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Many nights this week I felt choked up and emotional. Beyond the global issues we are currently facing- the attacks in Paris and many states refusing Syrian refugees- many of us are witnessing racism on our campuses. One of the students on my campus posted some provocative words on social media that resulted in strong emotional responses from both students and faculty.


Teaching Students of Color as a White Woman

Two years ago in my Sociology of Health Care class most of the students were women of color. When we studied health disparities and the impact of racism, the students were not surprised by what they read, specifically about the impact of racism on birth outcomes and mental health. I remember the day I showed a video on how racism affects birth outcomes, and the meaningful class discussion we had afterwards. As a white woman (and one in the South with credentials behind her name), I didn’t want to be “that” professor who talks about inequality based only on on data, with students assuming I am the expert, or that I might be trying to marginalize their experience and put it into categories, or that I knew what it felt like to be a person of color. Instead I told them I could share the sociological research and evidence, but as a white woman I was not going to pretend I had shared their experience, and that their voices were critically important in this discussion.

My beloved copy of Patricia Hill Collins book Black Feminist Thought is no longer on my bookshelf. I gave it to a student, a woman of color, who through tears, told me about the racism and discrimination she has faced in her life and on campus. Another student, a queer woman of color, waited a week during a break to come talk to me about a painful experience, where the intersections of race, gender, and sexual identities collide. I feel honored that these students trusted me and shared their painful stories. In saying this, I am not asking for an award for being an ally that my students trust. Instead, I am advocating that we let our students know we support them as allies. In doing so, we must listen to their experiences. Racism and social justice are issues we should all be working on and not just on the backs of those who already oppressed.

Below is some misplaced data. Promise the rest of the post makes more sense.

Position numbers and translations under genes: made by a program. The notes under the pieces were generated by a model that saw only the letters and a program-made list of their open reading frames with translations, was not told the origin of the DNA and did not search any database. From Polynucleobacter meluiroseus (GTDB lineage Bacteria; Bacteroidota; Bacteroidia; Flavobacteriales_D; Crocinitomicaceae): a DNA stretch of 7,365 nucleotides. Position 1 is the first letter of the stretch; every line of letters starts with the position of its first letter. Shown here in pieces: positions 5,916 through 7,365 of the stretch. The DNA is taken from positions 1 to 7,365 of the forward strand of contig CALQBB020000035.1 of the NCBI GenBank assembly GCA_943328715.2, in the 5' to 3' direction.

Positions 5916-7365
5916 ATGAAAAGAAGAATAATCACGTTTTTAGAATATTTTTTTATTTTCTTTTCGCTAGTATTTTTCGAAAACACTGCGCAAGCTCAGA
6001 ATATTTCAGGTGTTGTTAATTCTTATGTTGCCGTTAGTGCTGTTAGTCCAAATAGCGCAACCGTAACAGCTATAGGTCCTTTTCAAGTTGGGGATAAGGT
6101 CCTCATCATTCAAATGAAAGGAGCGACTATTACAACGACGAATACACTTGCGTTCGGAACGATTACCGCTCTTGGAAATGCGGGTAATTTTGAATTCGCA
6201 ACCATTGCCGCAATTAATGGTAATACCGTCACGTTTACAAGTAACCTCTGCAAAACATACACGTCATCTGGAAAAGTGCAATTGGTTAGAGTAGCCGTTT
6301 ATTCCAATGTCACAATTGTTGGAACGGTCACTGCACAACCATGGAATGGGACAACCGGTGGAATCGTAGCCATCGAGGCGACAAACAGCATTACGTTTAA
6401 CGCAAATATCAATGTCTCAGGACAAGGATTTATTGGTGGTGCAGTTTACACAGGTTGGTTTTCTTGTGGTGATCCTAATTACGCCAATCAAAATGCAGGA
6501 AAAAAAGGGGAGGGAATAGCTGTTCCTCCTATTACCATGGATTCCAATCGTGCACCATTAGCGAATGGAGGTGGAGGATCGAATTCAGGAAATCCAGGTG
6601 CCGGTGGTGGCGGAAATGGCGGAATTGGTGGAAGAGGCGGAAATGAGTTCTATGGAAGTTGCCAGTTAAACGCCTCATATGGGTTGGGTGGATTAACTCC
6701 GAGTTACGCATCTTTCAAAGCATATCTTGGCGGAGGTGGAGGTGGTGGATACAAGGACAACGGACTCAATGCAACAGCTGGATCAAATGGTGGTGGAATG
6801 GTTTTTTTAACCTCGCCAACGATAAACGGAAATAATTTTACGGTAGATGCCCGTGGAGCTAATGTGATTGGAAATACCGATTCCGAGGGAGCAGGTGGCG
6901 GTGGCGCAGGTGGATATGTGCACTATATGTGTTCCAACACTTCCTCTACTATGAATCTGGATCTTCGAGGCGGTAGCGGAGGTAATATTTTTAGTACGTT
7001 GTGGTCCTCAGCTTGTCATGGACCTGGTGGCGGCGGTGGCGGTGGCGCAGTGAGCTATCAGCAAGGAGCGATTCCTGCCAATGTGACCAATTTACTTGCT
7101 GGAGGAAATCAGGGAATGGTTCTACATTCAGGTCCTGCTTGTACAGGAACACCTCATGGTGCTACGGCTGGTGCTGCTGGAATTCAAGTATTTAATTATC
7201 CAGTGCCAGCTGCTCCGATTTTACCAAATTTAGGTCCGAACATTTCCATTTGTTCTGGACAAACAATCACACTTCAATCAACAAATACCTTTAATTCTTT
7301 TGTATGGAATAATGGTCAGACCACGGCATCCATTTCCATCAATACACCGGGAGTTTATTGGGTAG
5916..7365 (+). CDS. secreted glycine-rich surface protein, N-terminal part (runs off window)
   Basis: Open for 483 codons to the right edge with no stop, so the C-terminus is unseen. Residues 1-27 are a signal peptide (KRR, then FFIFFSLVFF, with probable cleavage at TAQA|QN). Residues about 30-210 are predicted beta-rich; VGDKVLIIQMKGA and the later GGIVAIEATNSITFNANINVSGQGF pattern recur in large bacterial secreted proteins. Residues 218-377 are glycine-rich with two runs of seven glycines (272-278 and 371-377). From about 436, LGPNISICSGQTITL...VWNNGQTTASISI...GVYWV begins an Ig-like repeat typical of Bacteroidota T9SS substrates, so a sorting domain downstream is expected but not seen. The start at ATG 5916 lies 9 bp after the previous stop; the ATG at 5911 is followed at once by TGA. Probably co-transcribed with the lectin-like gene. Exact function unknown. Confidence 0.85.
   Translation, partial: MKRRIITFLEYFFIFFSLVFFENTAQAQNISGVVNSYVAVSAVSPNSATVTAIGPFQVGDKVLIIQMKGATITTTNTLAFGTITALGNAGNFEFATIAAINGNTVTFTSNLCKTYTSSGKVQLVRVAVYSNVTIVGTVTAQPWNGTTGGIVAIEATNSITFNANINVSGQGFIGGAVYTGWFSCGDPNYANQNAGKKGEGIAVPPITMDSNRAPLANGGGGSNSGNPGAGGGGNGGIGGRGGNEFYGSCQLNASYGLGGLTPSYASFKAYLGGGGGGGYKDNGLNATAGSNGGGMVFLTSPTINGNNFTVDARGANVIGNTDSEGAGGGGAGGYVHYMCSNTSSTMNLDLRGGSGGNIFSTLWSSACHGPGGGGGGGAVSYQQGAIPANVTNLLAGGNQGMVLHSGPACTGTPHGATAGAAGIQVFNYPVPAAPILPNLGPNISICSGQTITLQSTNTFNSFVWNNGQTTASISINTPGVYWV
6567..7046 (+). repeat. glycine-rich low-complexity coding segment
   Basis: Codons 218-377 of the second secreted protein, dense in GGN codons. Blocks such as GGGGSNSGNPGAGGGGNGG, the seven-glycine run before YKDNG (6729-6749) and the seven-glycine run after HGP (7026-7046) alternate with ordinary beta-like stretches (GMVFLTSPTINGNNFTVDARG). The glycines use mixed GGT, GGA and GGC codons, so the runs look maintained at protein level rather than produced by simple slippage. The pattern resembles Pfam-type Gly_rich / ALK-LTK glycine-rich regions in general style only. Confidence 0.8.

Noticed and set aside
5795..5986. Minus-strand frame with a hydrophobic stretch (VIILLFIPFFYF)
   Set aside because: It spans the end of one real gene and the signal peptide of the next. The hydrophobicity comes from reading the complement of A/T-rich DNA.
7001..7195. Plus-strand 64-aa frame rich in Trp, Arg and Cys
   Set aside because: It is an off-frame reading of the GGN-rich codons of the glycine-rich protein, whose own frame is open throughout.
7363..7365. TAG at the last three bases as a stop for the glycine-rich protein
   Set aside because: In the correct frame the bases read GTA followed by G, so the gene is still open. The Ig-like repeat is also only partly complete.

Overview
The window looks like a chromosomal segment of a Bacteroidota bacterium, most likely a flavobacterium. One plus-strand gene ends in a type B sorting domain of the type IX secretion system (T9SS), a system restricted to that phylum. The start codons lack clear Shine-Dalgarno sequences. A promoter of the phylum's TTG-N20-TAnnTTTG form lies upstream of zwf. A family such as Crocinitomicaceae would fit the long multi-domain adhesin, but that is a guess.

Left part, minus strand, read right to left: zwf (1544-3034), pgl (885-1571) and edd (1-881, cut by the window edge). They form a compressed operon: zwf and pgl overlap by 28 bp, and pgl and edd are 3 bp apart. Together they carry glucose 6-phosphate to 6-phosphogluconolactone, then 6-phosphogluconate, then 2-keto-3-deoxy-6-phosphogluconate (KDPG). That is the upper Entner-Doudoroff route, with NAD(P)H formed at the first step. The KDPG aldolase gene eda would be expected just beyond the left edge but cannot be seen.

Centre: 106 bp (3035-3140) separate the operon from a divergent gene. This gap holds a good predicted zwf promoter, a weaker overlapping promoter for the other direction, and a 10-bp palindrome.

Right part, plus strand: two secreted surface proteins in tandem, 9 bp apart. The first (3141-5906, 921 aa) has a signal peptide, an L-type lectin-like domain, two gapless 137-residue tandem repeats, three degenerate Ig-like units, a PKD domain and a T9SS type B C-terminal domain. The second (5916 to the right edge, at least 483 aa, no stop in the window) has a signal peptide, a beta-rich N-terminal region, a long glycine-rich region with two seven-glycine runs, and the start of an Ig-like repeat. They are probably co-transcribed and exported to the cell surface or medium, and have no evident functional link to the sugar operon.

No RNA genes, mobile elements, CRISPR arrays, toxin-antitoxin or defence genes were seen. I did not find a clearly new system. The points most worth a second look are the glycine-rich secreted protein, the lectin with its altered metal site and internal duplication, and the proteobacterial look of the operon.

Free Speech? Social Media, Racism, and Threatening Language

Monday evening after arriving home from an event with my daughter, a post by a student I do not know at our institution made its rounds on Face Book (FB). The post critiqued the Black Lives Matter movement and associated protests in Missouri. This student didn’t just express their disdain for these protests; they made what some perceived as threatening claims about what would result if this happened on our campus. To add fuel to the fire, this student also expressed their severe dislike for those who are Muslim or Islamic, in response to the tragedy in Paris.